5. Donald MacGillavry/Paddy's Leather Britches Scottish 5:34
Back to the Jacobite rebellion and another satire, this one of one Donald MacGillavry, the symbol for the Scottish lairds who sold out to the English. Bob follows with a piping version of the song on the great pipes, then segués into the reel, Paddy's Leather Britches, arranged for him by his brother, another great piper, Burt Mitchell. According to Bob, the aforementioned leather britches were once worn by excise men to test the strength of whisky: if they stuck to the liquor, poured on a bench, the whisky was strong enough--the britches, no doubt, reminiscent of the piper's bag who penned this ode! Barbara: lead vocals, bodhrán; Bernard: guitar, vocals, doumbek; Bob Highland pipes; Nick: vocals, bouzouki.

6. Wellington's Advance/A Ei D'ir 'Deryn Du?/Nyth y Gog/The Tarbolton (Blackbird Will You Go?/The Cuckoo's Nest) Irish/Welsh/Scottish 5:11
We decided to do some Celtic hopscotch on this medley. We start with a slow Irish jig, and follow with a macaronic song, i.e. sung partly in Welsh, partly in English--a gimmick popular in the nineteenth century, then a Welsh hornpipe, back to the song, and finish with a rollicking reel, claimed by both the Scottish and the Irish. Quite the whirlwind tour. Barbara: vocals, bouzoukis, guitar, bodhrán; Bernard: flute, doumbek, D whistle; Bob: shuttle pipes; Nick: acoustic bass guitar, mandolin.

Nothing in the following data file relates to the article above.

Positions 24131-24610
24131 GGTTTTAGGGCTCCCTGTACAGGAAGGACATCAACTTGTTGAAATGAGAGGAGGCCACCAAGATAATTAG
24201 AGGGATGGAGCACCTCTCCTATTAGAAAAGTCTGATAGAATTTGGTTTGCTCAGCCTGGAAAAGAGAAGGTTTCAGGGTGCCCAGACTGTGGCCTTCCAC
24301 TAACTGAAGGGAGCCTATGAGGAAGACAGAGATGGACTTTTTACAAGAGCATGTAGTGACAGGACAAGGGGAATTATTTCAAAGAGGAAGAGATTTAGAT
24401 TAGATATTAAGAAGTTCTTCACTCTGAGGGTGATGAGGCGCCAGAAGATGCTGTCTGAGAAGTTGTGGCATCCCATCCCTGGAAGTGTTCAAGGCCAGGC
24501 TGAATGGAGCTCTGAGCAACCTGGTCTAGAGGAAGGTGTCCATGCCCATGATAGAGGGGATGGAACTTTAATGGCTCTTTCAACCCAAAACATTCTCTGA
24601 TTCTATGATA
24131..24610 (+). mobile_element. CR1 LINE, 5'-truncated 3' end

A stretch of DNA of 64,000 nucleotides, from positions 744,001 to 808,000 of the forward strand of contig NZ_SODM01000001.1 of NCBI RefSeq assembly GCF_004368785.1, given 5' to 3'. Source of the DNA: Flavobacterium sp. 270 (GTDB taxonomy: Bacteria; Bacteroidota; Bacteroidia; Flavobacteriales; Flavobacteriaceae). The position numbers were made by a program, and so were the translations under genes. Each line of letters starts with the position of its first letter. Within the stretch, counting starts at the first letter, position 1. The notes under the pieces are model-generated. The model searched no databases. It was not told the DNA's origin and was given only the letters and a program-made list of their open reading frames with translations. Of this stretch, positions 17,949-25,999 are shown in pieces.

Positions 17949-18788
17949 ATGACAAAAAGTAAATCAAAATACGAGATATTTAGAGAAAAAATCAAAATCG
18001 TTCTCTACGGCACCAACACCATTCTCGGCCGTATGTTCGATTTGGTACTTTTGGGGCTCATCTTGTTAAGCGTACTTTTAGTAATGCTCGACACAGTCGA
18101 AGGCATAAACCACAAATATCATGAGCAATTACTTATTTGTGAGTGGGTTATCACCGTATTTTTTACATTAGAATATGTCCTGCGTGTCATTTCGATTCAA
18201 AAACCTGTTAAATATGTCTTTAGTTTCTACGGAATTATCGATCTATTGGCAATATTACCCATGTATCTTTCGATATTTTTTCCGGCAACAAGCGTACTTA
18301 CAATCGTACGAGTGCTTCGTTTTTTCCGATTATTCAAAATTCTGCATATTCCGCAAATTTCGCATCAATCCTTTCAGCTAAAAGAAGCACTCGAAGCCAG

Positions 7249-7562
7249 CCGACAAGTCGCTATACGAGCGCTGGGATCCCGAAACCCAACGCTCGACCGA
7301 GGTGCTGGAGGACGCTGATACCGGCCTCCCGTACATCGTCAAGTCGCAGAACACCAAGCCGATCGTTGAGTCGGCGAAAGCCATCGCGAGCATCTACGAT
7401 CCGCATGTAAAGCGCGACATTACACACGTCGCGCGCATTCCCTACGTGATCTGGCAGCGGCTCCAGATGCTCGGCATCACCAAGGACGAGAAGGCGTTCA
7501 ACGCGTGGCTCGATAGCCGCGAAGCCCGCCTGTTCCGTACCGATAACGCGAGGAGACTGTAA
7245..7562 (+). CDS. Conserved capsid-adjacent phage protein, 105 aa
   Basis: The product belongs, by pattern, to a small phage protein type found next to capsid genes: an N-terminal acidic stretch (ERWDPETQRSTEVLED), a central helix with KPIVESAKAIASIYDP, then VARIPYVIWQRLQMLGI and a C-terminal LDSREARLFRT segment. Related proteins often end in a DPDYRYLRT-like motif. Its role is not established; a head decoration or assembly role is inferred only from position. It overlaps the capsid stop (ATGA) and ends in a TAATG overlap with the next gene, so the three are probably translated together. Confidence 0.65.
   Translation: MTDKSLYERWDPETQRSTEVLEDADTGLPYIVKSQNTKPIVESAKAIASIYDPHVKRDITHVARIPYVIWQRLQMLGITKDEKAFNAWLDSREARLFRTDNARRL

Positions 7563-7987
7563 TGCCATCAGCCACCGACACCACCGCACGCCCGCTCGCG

7. The Mermaid's Song/Seoladh na nGamhna (Driving the Calves to Pasture) Scottish/Irish 5:38
Bob and Barbara take the spotlight with two beautiful solos. The Mermaid's Song is one of the most haunting piping tunes we know. Seoladh na nGamhna, from the collection of Pilib Ó Laoghaire, describes with unsurpassed grace, the seduction of the singer's object of affection in "a fragrant little nook in the corner of the wood". Barbara: vocals; Bernard: Eb whistle; Bob: Highland pipes; Nick: bowed 5-string bass.

8. Where are you Going/Aberdulais Cornish/Welsh 3:55